Dem senator warns lack of funding could limit progress on improving mine safety

Sen. Jay Rockefeller (D-W.Va.) is raising questions about whether the federal agency charged with mining safety is adequately funded.

In a letter to Labor Secretary Hilda Solis, Rockefeller said he is concerned that the Senate’s inability to pass an omnibus spending bill that would have increased funding for mine safety could “undermine the progress that is being made and further limit MSHA's [Mine Safety and Health Administration] ability to fulfill its mission.”

Instead of the broad omnibus spending bill, the Senate passed a narrow continuing resolution that largely funds the government at current levels until March. That resolution includes $22 million to address mine-safety issues. 

Rockefeller's letter comes amid reports that 48 people have died in U.S. coal mining accidents this year.

In the aftermath of the Upper Big Branch mining disaster in West Virginia that killed 29 miners in April, the MSHA, housed within the Department of Labor, has been working to institute new safety rules.

Rockefeller requested that Solis outline the department’s funding needs after the current continuing resolution runs out “in order to make sure that there are no lapses in enforcement or other activities that keep our miners safe.”

He also called on MSHA officials to meet with the families of those killed in the Upper Big Branch disaster to update them on the status of the agency’s investigation into the incident.

“It has come to my attention that family members of the victims of the Upper Big Branch disaster have not received a briefing from MSHA on the status of the investigation since September,” Rockefeller said. “Three months is too long for these families to wait for information, which is why I request that MSHA meet with these families as soon as possible, and that you provide me with the expected date that this briefing will occur.”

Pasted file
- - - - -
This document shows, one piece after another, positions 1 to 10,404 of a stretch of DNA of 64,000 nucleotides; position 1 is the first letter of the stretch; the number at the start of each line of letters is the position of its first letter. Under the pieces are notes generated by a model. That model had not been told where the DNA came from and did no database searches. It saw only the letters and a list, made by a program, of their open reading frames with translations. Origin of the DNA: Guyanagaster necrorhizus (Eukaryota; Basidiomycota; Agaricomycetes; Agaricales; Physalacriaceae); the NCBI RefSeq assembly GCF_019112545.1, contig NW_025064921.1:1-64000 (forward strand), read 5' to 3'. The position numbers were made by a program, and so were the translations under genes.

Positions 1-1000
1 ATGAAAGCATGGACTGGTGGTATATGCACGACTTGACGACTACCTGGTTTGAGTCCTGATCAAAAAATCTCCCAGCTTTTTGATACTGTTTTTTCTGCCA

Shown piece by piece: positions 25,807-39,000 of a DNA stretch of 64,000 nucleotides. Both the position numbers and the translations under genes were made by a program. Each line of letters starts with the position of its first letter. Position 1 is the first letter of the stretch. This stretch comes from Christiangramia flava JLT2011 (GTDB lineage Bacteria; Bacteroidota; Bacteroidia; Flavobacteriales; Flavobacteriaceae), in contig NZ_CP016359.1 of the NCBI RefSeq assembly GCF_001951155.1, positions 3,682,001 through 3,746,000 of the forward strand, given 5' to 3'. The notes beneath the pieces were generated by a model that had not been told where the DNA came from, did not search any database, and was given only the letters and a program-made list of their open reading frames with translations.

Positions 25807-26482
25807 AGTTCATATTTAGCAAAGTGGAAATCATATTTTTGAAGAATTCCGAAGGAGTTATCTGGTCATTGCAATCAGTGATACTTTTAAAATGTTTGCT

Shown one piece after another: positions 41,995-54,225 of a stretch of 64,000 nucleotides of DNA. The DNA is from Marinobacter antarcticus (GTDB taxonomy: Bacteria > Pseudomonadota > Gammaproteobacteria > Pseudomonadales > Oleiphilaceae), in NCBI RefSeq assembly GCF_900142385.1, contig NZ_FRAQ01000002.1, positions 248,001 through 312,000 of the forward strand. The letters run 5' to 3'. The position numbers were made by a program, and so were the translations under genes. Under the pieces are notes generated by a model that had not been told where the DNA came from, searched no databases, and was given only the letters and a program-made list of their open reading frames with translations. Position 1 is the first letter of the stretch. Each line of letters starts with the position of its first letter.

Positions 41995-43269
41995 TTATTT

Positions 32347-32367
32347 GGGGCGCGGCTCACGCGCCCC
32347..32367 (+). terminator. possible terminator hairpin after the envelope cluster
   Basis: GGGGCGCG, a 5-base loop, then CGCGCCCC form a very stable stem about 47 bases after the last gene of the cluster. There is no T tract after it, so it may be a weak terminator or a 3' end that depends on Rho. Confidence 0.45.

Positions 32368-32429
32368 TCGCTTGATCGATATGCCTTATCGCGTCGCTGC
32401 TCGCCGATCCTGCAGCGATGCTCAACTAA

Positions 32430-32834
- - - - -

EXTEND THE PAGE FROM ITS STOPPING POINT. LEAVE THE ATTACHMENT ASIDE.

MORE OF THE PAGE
The full text of the letter is below:

Dear Secretary Solis,
 
I am writing to request an update on the Department of Labor's (DOL) activities relating to several critical mine safety issues.  It is heartbreaking to know that this year alone there have been sixty-nine mining fatalities in twenty different states, with more than half of those fatalities occurring in West Virginia.
 
I appreciate the work that you and Assistant Secretary Joe Main have done to provide our nation's brave miners with a safer workplace, and I hope to continue working with you towards that goal.  We must remain vigilant in our efforts to prevent unnecessary injuries and illnesses and prevent further loss of life.
 
Upper Big Branch Investigation
 
West Virginians are still struggling to heal from the scars left as a result of the Upper Big Branch disaster, which took the lives of twenty-nine miners on April 5, 2010.  We know that there are several areas of the law that need to be fixed in order to prevent future tragedies like this, many of which are reflected in my legislation, The Robert C. Byrd Mine and Workplace Safety and Health Act of 2010.